Chloe and Yvonne (Chapter 1.0)

January 7, 2013

Once again, I am inking a new address on the envelope that contains the briefings my dad demands. It is only now that I pick up on the long-established pattern. Our frequent moves are tied to his. Every time he’s transferred, my mother relocates the family. We orbit my father like the earth does the sun. How much life-giving heat can the sun give from behind prison walls?

Soon it will be time for another visit. I don’t want to go anymore and told my mother so. I shouldn’t have bothered. A copy of Slave!, my father’s autobiography, was removed from the bookshelf and given to me to read yet again. It didn’t matter to my mother that I already knew it by heart. She just quoted Harriet: “I could have freed thousands more, if they had known they were slaves”.

It being the heart of winter, there is only one other person on the prison bus; a girl of my age and complexion but not my temperament, apparently, as she’s bobbing her head to the loud ass music coming from her earphones. Sighing, I bury my head in Slave!

An hour later, processed and searched, the girl and I sit at our respective tables and wait for our fathers. The other girl’s dad comes first and gives her a bear hug. His head was ji Jaga lean, Sam-Jackson-as-Shaft smooth and burnished like the bronze camel my dad arranged for my fifth birthday.

The Brother, as my mother calls my dad, comes next through the door. Over the years, his hairline has receded  “like Nkrumah”, he always says. He sits straight-backed. No hug. No touching.  Just his eyes on my face and four hungry hands stilled on formica.

My eyes slide over to the girl, only to catch her eye-stalking my dad and I. “The Scourge,” says The Brother, who hasn’t stopped staring. In other words, drugs; the first four letter word I ever heard. Her dad was so affectionate, though, I can’t help wishing that my dad had sold weight to an undercover or something instead of robbing a bank.

“Is that why you didn’t want to come see me?” he asks me with the West African inflections that will outlast his death. He always could read me with a glance. I just nod and watch as he retreats from the conversation but not my presence.

Dear Yain Kain,

I know you’re going to tease me again because after she visits, I always start my letters off with how much she reminds me of you when we first met.  Remember how our parents contrived to keep us meeting and engaging? The stubborn cast of your lips as you struggled to avoid what only they knew was inevitable. You remonstrated with them constantly. I still hear your voice: “Didn’t we come to this place to throw off old customs like arranged marriages? Am I going to graduate school to only be this man’s wife?” Oh, you tried and tried but in the end… Here we are, husband and wife, twenty years and counting. It was your stubbornness that came to mind after I received that affirming nod from my daughter.  I want to label her selfish but I’m not so sure after all. Where does self-determination and our daughter intersect?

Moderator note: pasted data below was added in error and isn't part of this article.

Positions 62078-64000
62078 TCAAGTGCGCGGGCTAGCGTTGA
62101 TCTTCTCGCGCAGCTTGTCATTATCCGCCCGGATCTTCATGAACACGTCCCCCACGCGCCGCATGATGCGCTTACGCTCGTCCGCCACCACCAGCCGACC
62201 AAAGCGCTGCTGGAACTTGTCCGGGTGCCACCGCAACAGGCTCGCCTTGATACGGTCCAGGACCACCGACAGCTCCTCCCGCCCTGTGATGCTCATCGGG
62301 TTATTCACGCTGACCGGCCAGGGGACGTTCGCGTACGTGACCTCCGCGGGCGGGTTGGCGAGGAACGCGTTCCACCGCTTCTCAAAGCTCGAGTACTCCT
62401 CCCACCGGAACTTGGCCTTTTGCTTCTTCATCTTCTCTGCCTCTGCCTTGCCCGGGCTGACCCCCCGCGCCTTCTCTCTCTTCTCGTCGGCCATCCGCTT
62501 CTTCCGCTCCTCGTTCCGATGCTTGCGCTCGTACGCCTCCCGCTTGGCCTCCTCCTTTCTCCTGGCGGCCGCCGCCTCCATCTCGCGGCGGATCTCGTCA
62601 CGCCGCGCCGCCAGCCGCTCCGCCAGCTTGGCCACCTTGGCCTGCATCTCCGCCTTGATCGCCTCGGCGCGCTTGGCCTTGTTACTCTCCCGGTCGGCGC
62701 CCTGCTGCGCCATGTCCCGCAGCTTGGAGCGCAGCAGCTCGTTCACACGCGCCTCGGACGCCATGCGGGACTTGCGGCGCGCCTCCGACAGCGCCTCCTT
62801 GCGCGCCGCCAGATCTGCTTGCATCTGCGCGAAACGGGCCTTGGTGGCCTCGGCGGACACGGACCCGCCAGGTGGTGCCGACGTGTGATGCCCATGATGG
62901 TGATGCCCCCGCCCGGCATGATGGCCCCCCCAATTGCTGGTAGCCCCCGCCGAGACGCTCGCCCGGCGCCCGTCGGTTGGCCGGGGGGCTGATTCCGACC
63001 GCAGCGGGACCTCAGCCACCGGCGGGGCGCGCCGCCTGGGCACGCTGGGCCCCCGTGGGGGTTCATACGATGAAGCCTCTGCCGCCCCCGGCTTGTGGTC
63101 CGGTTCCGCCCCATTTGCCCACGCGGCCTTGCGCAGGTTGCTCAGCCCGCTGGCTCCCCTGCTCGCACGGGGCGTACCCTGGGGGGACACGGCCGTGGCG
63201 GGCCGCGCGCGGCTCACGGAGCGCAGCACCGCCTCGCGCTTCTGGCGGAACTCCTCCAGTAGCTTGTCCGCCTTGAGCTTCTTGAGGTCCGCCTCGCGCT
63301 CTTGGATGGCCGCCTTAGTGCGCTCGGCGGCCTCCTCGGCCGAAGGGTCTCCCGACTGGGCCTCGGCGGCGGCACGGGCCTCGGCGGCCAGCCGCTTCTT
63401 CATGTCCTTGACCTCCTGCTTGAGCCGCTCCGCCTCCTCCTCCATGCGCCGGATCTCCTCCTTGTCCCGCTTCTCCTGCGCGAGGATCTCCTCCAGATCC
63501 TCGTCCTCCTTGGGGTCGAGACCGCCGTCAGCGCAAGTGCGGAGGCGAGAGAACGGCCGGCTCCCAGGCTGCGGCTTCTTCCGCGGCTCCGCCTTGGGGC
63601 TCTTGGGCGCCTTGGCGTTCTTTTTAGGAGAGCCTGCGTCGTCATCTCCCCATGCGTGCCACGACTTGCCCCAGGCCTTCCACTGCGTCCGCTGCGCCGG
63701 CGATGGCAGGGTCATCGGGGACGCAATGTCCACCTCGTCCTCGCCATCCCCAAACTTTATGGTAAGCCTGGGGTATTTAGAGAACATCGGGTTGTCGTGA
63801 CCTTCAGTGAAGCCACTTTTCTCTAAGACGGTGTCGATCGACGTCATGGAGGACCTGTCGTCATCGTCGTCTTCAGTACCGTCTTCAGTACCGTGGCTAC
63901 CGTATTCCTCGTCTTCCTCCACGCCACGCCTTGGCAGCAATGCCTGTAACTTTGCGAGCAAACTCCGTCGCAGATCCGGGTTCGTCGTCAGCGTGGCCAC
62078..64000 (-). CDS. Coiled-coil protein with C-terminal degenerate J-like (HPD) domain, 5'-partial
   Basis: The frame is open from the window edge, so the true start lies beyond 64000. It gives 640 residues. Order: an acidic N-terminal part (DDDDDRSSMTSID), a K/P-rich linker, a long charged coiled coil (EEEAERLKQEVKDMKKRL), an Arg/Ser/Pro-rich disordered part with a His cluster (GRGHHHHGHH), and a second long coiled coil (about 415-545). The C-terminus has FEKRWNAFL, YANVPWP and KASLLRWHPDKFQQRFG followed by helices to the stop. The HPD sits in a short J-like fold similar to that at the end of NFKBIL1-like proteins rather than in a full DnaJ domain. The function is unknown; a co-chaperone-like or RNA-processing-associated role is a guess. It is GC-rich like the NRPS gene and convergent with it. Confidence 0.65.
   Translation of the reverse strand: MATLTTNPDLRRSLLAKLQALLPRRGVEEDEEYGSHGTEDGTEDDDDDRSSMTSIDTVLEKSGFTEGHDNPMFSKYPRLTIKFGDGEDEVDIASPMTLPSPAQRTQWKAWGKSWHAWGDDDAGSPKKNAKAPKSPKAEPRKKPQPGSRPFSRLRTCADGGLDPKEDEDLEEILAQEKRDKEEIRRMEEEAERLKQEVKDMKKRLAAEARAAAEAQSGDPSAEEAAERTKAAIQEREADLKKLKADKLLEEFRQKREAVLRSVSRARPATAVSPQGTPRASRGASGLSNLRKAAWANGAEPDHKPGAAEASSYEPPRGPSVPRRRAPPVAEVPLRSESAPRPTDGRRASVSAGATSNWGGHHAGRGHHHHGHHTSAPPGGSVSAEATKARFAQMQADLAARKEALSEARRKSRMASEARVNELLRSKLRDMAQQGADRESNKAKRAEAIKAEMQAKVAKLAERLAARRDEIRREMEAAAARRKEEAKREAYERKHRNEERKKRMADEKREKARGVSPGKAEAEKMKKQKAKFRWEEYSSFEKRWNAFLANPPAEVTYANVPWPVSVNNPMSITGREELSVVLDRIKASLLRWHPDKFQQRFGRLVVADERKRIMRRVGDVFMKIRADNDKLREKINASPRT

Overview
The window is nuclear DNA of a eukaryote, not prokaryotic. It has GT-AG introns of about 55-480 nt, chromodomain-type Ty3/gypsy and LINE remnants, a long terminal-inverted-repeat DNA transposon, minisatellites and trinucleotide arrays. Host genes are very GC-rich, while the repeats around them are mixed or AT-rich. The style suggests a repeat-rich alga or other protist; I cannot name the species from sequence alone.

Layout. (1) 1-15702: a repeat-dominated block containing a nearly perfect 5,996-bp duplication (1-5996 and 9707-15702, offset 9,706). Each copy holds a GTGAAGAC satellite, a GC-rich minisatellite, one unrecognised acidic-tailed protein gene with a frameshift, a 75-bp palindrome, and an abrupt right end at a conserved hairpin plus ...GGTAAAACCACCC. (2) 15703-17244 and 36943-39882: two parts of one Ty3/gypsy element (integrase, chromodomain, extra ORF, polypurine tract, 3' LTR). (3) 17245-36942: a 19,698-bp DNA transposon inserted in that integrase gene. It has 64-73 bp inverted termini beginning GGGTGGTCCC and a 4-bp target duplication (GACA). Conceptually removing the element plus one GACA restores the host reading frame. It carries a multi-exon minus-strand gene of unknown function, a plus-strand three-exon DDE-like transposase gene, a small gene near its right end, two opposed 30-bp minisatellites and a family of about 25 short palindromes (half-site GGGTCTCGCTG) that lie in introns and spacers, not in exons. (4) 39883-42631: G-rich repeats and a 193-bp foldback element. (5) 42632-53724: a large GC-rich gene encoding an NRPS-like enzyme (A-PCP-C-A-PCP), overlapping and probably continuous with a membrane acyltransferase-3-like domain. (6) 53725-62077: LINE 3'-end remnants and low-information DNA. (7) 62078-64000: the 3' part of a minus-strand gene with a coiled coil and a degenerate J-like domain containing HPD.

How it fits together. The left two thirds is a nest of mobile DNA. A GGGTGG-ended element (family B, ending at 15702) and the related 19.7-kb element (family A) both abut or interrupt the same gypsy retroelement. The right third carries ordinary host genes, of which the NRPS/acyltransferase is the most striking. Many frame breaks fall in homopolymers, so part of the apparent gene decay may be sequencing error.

Dear Sewafe,

Upon receiving your letter, I immediately went to your daughter to get her to fill in the context. It honestly gave me a headache trying to decipher her repeated references to an actress named Kerry Washington and a film about Ray Charles that we saw years ago. Finally, she stopped dissembling. She wants to be an actress! She doesn’t want to go to our alma mater. She wants to go to Hollywood! You say she reminds you of me but she reminds me of you! Did you listen when I cautioned you about that bank? No! Neither is she going to listen to any negation of her dreams. Where does self-determination and our daughter intersect? In Hollywood.

Yain Kain

Being the family secretary all correspondence passes through my hands. It never ceases to amaze me how I never have a name in my parents’ letters to each other. It is always my daughter, your daughter, our daughter, she; anything but my name. It makes no sense; especially because my parents take naming very seriously.

However, that’s standard. What’s not standard is my mother saying I can go to Hollywood after high school. That is so startling I want to take advantage of it. On Monday, when I go to school, I’m going to sign up for the drama club. I’ve got stars in my eyes.

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